The Lily and the Cross
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The young woman now honored with such beautiful titles as "the Lily of the Mohawks" and "the Wonderworker of the New World" was born in 1656 at Ossernenon, a village of longhouses which stood on a high hill overlooking the Mohawk River. The daughter of a Turtle Clan chief and a Christian Algonquin captive, she was orphaned at the age of four when a smallpox epidemic decimated Ossernenon. With a pockmarked face and damaged eyesight from her own struggle with the dreaded disease, Tekakwitha was raised in the longhouse of her father's brother and successor.
When Tekakwitha was in her late teens, French Jesuits established a mission in her uncle's village. The Mohawk chief distrusted and disliked the Christian Blackrobes, but grudgingly allowed their presence as a party of a treaty with the French.
Despite her uncle's stern objection to the Blackrobes and their faith, Tekakwitha was deeply impressed by their words perhaps they brought back childhood memories of her mother's whispered prayers and gladly risked her family's disapproval to be baptized. With a joyful heart, she became a follower of Christ and took the name Catherine, in her language, Kateri. Subjected to persecution in her village, she fled over 300 miles to the safety of Caughnawaga, a mission village near the French settlement of Montreal. In this place, often called the Praying Castle, her already deep faith flourished. She died there several years later at the age of 24. Devotion to the holy girl began almost immediately. She was beatified on June 20, 1980 and is now one miracle away from sainthood.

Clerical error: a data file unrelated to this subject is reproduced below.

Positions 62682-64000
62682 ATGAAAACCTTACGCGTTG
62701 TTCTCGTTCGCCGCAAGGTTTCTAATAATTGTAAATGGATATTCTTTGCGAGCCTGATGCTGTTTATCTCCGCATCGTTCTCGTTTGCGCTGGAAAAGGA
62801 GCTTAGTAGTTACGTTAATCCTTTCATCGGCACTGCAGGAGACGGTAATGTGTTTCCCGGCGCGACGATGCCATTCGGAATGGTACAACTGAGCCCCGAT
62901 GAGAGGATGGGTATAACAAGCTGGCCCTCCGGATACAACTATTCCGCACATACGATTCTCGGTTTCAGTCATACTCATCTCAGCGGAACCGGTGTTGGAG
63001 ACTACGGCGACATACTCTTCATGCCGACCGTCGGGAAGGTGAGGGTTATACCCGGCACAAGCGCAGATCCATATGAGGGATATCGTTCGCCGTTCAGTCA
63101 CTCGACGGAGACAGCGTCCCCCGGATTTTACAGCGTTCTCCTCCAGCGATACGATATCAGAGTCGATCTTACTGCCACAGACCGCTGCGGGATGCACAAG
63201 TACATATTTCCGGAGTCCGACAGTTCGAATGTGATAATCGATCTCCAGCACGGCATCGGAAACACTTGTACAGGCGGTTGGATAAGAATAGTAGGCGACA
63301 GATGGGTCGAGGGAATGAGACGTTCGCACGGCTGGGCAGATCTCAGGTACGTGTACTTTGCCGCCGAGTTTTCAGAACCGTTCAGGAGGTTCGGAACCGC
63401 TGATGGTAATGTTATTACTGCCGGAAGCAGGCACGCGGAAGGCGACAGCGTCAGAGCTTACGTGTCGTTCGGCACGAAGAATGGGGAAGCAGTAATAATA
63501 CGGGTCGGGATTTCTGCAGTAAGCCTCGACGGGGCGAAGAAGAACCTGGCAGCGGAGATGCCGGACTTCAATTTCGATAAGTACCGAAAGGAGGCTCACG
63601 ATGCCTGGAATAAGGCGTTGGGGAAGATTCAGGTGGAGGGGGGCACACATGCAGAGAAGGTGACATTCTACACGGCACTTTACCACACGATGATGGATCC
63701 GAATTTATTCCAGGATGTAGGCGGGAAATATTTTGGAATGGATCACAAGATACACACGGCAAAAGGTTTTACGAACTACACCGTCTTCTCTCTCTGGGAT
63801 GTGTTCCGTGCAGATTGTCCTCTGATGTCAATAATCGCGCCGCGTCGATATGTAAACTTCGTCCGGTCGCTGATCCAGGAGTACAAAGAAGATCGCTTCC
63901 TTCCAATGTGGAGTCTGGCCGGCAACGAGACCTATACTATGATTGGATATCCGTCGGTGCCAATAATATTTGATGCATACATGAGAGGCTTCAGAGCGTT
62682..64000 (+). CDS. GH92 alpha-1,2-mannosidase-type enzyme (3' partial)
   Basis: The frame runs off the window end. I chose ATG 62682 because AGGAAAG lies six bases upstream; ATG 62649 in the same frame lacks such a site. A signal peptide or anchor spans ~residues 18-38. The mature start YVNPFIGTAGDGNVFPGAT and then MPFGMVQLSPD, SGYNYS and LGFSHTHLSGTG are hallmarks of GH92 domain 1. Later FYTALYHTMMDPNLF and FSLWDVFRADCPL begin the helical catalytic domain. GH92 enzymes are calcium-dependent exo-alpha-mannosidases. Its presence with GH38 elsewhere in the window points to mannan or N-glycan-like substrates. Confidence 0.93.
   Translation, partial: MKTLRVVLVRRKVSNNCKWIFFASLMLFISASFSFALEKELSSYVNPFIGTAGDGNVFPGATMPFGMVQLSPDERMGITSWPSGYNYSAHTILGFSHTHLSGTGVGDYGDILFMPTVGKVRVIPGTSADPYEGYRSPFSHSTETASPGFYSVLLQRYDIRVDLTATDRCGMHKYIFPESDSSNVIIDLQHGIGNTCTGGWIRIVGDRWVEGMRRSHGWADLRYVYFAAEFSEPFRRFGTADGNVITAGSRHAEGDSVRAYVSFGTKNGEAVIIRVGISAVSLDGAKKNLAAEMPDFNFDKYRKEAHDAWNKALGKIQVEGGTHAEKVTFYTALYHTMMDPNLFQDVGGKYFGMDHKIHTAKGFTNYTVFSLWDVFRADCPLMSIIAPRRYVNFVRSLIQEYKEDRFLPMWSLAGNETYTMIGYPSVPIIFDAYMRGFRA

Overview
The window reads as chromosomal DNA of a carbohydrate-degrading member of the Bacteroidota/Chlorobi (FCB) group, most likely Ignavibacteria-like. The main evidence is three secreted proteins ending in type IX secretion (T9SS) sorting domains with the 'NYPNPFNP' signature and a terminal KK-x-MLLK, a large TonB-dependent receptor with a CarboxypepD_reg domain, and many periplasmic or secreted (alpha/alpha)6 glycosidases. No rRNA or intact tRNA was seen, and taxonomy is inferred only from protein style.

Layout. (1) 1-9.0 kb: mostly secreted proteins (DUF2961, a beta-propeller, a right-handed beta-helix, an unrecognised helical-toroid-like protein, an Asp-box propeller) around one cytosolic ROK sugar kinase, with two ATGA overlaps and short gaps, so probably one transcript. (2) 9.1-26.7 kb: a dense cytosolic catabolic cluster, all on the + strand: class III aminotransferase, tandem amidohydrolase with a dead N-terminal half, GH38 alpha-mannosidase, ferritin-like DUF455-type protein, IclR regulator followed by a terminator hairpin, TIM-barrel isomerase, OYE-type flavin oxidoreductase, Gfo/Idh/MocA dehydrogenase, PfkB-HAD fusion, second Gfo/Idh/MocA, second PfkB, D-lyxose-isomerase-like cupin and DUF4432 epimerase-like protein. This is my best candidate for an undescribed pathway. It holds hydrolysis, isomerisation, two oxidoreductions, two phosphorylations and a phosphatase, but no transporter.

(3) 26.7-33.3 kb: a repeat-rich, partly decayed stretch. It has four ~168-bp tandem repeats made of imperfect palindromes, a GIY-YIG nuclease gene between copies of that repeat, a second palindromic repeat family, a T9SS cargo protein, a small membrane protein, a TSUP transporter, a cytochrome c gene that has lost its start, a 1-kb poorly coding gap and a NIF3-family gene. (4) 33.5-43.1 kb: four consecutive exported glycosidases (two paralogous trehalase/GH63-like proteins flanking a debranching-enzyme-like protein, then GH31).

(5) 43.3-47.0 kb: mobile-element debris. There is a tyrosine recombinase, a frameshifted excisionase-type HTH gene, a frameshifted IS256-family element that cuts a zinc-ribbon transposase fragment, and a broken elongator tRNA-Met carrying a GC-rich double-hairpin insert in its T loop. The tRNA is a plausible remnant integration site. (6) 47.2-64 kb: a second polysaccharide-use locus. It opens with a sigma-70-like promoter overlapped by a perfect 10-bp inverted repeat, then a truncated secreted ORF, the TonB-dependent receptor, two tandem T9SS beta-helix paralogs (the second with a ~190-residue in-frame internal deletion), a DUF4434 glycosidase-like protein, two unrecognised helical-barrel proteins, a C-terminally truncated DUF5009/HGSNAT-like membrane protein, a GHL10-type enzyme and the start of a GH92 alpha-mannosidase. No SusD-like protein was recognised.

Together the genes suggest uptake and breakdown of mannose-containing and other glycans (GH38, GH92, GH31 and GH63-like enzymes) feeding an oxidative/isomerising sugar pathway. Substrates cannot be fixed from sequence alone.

In the familiar prayer for her canonization, Blessed Kateri Tekakwitha is referred to as "this young lover of Jesus and of His Cross." Her great devotion to Our Lord is one of the most profound aspects of her story and one that is occasionally overlooked these days when her life is simplified and sentimentalized. Yet it was Kateri herself who said, "I have given my soul to Jesus in the Eucharist and my body to Jesus on the Cross."
Her earliest biographers two of the Jesuit missionaries who knew the Lily of the Mohawks during the last years of her life and who recorded her story soon after her death have left us a chronicle of this great love.
In his narrative, Fr. Pierre Chauchetiere wrote that even before she was allowed to make her First Holy Communion, Kateri's heart and happiness were in the little mission chapel: "It was this desire to be united with Our Lord that brought her so often to the church and that made her find life in the forest so wearisome. The only consolation she had in her very great infirmities was to be able to drag herself to the church, where she remained with the modesty of an angel during hour after hour.
"When she entered the church, she took holy water, reminded herself of her Baptism, and renewed the resolution to live as a good Christian. Then after kneeling in some corner near the railing (for fear of distractions from those entering or leaving), she covered her face with her blanket and make an act of faith in the Real Presence of the Blessed Sacrament. She made also many interior acts of contrition, resignation, and humility, according to the inspirations she felt in her heart. She set aside a time for these visits, which brought her to the Lord five times a day without fail; in fact we can say that church was the place where one would most often find her."